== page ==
AU top 10 sporting moments in the past decade: #6 and #5

Scott Callander sets AU swim record, and women’s basketball reaches first NCAA tournament

AU top 10 sporting moments in the past decade: #6 and #5

Number 6: AU swimmer Scott Callander breaks 20-year-old record in the 100 m butterfly - 2018

By Spencer Nusbaum

Dozens of swimmers on American University’s men’s team have come and gone during the past decade, competing in 21 different races across hundreds of heats and thousands of hours in the Frailey Pool. After the 2010 season wrapped up, only one has found a new record-holder: Scott Callander.

During the qualifying rounds of the 2018 Patriot League Swimming and Diving Championships, Callander channeled his inner strength to overtake a two-decade-old time in the 100 m butterfly. The junior finished the race in just 48.49 seconds, breaking the 48.77-mark that Johan Setterberg, then a sophomore, held since 1988.

Callander just missed a chance to qualify for the NCAA Nationals, which would’ve been earned by a 48.29 swim.

Almost exactly a year later, Callander recorded an even faster time in the 100 fly during the Patriot League Championships, besting the 2018’s race by .01 seconds.

Callander had an illustrious AU career, notching a spot on AU’s top-16 times in the 50 freestyle, 200 fly and three different relays: the 200 and 400 medleys and the 200 freestyle.

AU has had talented, Olympic-level swimmers in its past on its men’s and women’s side. But in the 2010s, no one race was as impressive as Callander’s great 2018 run. That is, other than his 2019 race of the same ilk.

snusbaum@theeagleonline.com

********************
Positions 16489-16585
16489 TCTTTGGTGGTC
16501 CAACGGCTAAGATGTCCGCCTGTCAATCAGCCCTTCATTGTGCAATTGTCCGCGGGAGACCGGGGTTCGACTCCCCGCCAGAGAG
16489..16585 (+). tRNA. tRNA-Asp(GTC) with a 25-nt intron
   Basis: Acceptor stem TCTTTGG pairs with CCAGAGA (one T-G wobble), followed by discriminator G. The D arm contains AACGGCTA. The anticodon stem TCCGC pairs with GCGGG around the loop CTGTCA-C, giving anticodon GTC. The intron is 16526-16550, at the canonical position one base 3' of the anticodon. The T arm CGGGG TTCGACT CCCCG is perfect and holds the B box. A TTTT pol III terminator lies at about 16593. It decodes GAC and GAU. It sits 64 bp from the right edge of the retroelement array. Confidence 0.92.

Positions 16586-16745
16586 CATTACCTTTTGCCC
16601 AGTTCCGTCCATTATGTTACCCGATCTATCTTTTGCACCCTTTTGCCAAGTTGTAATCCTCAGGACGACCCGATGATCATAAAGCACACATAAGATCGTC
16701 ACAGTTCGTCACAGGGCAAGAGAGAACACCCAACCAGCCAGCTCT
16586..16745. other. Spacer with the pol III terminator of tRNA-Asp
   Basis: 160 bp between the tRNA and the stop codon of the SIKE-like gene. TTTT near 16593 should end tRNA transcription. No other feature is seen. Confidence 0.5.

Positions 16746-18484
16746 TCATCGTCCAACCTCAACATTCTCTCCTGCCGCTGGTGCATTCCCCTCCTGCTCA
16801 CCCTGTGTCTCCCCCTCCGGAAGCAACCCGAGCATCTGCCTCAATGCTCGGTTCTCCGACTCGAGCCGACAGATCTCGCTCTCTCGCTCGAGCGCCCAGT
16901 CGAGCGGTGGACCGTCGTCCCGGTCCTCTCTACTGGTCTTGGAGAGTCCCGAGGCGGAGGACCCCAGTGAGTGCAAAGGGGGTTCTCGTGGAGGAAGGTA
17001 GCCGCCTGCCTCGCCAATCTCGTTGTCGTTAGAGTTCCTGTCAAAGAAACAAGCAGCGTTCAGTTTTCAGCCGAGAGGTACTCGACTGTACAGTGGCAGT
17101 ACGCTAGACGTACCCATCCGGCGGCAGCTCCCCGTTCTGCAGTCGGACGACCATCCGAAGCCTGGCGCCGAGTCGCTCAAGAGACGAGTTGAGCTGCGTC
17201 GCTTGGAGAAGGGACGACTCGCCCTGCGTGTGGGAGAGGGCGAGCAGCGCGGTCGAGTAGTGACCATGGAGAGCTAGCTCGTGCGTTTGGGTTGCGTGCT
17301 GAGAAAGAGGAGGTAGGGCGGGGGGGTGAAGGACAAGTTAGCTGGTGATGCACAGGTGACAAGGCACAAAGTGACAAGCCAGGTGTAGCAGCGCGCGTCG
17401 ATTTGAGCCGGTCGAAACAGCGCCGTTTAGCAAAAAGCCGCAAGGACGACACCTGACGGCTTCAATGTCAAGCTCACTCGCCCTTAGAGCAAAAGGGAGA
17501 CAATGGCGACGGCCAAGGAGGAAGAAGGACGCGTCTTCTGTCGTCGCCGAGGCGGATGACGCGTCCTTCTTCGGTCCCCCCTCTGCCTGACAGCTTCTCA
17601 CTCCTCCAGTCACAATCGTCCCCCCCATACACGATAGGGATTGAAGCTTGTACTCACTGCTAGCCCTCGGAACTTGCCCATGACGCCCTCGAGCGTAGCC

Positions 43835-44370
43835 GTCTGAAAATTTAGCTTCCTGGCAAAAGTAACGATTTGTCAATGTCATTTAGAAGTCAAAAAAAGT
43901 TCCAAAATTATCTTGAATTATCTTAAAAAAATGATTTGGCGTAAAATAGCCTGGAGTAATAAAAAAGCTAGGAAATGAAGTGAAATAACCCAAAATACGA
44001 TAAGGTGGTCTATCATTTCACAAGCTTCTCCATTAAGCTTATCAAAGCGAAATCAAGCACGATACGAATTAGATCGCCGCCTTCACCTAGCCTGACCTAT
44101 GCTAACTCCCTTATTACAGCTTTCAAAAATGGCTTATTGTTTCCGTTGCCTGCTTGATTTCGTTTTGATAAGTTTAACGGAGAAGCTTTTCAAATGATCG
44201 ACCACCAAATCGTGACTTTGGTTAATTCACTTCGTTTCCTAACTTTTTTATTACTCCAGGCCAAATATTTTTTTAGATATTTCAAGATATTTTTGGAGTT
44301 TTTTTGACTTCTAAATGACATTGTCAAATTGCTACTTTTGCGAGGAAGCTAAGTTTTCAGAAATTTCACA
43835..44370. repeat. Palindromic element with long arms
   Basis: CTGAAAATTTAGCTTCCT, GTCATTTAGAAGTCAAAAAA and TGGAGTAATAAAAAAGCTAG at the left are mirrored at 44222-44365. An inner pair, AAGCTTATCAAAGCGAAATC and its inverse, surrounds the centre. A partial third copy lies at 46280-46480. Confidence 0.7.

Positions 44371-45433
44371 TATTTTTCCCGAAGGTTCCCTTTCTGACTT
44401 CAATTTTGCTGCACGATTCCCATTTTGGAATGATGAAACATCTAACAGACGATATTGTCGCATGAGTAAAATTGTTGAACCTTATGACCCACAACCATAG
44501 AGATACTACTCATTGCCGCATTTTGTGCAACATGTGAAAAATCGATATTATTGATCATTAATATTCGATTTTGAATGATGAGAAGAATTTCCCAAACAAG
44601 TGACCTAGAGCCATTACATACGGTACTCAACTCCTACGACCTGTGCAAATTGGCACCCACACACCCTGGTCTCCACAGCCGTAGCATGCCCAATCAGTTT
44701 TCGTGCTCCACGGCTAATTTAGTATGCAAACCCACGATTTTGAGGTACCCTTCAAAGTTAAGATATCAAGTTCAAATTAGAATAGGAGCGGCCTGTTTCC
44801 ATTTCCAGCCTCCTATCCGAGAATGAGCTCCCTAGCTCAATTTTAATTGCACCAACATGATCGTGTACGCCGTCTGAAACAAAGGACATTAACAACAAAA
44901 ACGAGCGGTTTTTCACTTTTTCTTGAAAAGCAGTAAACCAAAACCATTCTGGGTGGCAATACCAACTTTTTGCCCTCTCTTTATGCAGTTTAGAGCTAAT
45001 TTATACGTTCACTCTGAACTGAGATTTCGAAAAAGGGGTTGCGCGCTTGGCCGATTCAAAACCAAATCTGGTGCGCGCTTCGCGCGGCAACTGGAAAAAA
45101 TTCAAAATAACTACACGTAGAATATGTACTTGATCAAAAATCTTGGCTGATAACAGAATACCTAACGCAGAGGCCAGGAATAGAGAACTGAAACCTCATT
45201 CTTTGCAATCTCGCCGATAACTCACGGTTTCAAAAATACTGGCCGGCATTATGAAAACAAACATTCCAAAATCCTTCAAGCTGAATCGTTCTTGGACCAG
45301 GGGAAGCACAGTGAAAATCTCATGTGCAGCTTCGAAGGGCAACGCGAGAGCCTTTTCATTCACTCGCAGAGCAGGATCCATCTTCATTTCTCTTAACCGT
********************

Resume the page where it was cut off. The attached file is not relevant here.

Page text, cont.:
Number 5: AU women’s basketball advances to the Big Dance for the first time - 2015

By Zeke Cohen

The 2014-15 AU women’s basketball team (24-9, 16-2 PL) was historically dominant. This iteration of the Eagles finished first in the conference and ended the regular season on a nine-game winning streak. 

In the conference tournament, AU made quick work of No. 8 Lafayette in the quarterfinals and No. 5 Navy in the semifinals. After defeating the Midshipmen, the Eagles advanced to the conference championship game to face Lehigh University.

With a win, they would cement their place in AU history. With a loss, it would be back to the drawing board for second-year head coach Megan Gebbia. They weren't going to fall this time, defeating Lehigh in a resounding 66-50 victory. 

Until 2015, the AU women’s basketball team had never made an NCAA tournament appearance. That all changed after the win, as the team secured an automatic bid to the NCAA tournament. On March 15, 2015 — also known as Selection Sunday — the Eagles would learn their first-round opponent.

AU women’s basketball players sat with nervous excitement in The Tavern, waiting alongside their fans and coaches to learn their opponent in the Big Dance. After 19 brutal minutes, ESPN announced that the Eagles had earned the No. 14 seed, a trip to Iowa City and a chance to take on the third-seeded University of Iowa Hawkeyes.

Senior guard Jen Dumiak led the Eagles in scoring, averaging 17 points per game while shooting 52 percent from the field, 41 percent from three and 92 percent at the free-throw line.

Two other players on the Eagles roster, junior forward Michelle Holmes, and senior forward Arron Zimmerman, averaged over 10 points per game for the team.

Gebbia was excited to see how her team would match up against one of the best teams in the country.

“[I’m] just elated that we get to play a terrific team,” Gebbia told The Eagle in 2015. “They’re difficult to play at home, they have a great starting five [and] all five can score, so it will be a challenge.”

When the two teams did eventually match up in the first round, the game was competitive. Even though AU fought valiantly, their inexperience on the biggest stage cost them.

The Eagles lost to Iowa 75-67. Even in defeat, this history-making season is still enough to secure the fifth spot on AU Athletics' top 10 moments of the decade. 

zcohen@theeagleonline.com 

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